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On the Radar: Carving a path

by Josh Bogorad / Dallas Stars


Since 2016 began it's been a bit of a roller coaster ride for the Dallas Stars. Step back and look at the entirety of it, and the results have been about average. The Stars are 10-9-3 with 23 points in 22 games. That's well below the pace they set before that, when they went 28-8-3 with 59 points in their first 39 games. However, most of those recent numbers were anchored down by a dismal January that saw Dallas win just three of 11 games. The club has done well to counterbalance that with a solid February. The Stars enter the final few games of the month with a 7-3-1 record, and their 15 points are tied for the third-most by any team since the All-Star Break.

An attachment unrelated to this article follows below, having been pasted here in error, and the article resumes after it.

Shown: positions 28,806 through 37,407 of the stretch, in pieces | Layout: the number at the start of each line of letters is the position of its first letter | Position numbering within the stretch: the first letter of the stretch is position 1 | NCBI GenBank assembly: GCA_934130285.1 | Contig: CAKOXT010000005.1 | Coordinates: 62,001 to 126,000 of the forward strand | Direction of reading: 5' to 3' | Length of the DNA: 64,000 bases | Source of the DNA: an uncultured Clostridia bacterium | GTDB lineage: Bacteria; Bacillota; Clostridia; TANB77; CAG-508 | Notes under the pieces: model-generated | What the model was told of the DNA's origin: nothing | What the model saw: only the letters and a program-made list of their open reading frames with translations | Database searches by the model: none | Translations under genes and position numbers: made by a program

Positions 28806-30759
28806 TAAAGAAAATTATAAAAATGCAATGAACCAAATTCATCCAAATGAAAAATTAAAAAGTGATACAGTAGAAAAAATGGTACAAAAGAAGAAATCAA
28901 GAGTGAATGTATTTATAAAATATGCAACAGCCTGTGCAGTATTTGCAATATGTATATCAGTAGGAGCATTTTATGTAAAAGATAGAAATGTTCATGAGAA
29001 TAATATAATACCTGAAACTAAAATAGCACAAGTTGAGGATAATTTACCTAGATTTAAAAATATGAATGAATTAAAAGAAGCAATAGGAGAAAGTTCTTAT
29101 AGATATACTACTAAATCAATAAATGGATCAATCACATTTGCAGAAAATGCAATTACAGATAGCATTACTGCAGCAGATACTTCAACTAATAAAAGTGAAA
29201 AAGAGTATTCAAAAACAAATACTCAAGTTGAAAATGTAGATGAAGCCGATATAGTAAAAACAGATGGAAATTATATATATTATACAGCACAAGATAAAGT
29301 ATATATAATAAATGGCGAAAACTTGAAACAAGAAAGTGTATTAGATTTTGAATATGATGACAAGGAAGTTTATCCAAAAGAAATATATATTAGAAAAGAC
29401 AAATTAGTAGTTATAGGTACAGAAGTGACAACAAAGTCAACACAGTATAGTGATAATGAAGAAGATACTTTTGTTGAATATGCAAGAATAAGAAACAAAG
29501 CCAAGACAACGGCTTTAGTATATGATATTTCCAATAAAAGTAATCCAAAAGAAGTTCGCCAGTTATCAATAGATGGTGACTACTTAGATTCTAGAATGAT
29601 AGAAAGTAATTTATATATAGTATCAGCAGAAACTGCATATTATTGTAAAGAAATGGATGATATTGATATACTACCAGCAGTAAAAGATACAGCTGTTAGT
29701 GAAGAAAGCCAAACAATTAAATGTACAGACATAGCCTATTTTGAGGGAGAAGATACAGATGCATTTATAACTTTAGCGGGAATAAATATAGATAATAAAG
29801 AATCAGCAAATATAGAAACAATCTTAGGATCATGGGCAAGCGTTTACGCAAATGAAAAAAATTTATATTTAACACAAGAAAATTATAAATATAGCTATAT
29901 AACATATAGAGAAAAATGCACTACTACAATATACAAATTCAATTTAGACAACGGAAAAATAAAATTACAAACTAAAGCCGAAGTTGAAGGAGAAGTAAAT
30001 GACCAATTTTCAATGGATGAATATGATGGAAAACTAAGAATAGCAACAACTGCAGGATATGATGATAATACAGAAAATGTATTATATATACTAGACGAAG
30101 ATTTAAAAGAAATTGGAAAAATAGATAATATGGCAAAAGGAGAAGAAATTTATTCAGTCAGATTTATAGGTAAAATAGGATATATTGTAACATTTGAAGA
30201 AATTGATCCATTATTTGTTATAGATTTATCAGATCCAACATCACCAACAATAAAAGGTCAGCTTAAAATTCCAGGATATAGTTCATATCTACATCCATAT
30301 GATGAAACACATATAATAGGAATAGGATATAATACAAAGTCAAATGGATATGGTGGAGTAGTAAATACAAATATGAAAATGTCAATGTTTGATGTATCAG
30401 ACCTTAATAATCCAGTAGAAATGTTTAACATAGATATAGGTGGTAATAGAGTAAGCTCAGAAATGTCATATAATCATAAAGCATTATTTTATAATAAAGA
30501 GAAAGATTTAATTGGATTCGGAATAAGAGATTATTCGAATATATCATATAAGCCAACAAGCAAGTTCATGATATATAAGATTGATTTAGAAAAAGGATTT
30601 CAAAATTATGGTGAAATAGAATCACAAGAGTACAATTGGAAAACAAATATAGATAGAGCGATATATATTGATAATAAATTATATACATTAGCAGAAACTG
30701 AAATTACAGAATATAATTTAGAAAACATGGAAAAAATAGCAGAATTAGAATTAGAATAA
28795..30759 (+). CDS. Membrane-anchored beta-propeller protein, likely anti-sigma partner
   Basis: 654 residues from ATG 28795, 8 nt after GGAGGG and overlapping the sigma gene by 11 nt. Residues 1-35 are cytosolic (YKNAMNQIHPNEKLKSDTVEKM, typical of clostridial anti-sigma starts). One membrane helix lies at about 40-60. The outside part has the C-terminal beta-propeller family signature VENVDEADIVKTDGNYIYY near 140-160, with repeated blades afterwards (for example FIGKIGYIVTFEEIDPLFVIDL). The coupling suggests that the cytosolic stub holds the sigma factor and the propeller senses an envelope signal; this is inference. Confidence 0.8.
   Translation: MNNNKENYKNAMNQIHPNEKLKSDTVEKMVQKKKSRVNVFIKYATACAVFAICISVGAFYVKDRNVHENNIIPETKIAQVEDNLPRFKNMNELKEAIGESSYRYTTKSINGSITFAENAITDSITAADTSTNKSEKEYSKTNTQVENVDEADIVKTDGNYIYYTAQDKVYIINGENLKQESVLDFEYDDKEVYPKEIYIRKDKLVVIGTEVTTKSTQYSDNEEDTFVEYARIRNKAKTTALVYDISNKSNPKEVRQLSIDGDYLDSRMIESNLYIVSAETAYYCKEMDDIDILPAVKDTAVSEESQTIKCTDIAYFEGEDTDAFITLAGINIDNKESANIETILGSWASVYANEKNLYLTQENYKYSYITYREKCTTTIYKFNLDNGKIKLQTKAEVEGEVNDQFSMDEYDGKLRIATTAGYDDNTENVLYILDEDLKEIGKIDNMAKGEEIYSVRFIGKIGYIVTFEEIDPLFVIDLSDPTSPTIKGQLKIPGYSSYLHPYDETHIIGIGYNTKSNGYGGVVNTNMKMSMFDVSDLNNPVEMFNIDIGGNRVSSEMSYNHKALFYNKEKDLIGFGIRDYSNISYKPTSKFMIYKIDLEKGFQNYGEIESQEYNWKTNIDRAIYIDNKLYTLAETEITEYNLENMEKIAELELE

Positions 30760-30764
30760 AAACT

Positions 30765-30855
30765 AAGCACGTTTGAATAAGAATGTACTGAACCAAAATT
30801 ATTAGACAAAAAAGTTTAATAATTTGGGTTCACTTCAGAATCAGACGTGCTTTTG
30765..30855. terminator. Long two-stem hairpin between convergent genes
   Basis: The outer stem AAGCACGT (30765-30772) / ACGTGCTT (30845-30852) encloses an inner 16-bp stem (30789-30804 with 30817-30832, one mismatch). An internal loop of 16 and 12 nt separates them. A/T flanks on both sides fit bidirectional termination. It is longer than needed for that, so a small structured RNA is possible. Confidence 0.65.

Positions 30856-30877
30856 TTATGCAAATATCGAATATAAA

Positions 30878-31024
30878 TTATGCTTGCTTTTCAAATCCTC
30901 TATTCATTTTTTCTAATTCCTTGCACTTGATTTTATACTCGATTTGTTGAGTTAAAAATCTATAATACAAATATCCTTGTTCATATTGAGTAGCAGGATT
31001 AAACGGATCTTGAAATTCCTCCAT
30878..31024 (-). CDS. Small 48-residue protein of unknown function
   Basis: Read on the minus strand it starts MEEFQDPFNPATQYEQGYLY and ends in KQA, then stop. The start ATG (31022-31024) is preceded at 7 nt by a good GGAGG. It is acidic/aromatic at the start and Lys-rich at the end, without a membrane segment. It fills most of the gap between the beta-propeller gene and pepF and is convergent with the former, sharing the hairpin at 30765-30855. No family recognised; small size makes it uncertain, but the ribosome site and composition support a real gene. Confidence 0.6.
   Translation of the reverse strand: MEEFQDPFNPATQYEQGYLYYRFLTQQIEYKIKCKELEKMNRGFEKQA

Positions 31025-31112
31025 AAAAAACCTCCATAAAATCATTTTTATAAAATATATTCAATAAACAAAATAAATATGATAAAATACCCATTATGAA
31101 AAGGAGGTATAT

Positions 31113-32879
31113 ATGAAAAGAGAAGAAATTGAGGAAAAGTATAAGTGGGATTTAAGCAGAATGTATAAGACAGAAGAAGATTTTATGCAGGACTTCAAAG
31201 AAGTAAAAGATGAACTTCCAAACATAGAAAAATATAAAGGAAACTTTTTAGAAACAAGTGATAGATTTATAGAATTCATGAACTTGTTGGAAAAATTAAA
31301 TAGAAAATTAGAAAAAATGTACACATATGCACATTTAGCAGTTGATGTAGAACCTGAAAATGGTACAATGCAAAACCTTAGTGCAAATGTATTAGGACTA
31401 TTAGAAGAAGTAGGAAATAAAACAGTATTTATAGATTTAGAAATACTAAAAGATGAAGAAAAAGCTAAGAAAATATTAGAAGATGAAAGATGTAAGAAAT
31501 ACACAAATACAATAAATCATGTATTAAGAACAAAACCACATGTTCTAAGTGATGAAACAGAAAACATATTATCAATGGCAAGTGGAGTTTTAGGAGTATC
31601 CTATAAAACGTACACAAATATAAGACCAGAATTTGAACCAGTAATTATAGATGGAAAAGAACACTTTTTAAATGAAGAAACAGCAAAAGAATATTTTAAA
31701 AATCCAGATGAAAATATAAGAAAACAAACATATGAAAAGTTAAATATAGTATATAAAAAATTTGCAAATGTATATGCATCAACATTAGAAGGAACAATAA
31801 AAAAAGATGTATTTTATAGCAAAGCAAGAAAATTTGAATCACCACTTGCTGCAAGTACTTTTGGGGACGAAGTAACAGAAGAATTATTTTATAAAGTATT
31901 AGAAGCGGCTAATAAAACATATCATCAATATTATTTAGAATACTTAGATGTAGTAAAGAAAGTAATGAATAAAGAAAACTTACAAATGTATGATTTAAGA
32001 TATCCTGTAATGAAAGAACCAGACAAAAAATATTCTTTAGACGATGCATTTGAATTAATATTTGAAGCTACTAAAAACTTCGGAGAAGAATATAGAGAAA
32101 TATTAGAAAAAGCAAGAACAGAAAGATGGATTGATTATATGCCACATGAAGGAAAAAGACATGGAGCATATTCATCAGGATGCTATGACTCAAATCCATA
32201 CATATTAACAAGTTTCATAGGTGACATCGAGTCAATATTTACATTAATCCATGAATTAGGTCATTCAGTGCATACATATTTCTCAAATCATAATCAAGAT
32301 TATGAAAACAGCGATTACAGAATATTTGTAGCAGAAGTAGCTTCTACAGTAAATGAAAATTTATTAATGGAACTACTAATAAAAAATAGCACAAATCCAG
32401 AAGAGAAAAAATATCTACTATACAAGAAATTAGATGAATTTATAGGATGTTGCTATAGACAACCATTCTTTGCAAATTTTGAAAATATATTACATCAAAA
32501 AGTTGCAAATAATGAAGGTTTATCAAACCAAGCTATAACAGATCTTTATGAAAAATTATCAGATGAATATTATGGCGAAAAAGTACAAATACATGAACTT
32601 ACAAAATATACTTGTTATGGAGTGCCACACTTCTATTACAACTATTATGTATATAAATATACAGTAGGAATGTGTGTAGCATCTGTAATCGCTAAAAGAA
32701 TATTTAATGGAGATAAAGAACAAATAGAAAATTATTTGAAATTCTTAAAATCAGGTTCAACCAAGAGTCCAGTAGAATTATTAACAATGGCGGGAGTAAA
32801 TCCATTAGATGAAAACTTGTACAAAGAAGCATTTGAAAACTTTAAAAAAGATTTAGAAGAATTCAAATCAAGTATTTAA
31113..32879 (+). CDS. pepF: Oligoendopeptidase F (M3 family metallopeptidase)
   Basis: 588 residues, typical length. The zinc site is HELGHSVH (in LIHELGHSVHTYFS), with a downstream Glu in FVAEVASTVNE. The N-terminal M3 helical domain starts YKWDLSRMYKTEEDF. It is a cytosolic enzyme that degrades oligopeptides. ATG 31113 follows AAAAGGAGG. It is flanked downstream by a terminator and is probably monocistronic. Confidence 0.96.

Still, even through what has been a very successful month, there have been blemishes. Recent back-to-back lopsided losses to Arizona and Boston siphoned the air out of what was a nice little point streak. The goals-against average is up in February compared to where it was from October through January. Plus the Stars have lost two of their three home games. Both by four goals. That shouldn't - and doesn't - erase collecting 68% of the points available this month. But it sure does sprinkle a little bit of water on it cosmetically.

Because of the ups and downs of the last two months, there is a very impressive and important achievement by the Stars that has largely flown under the radar. It's one that deserves some recognition both because of what it means for the present, as well as the future.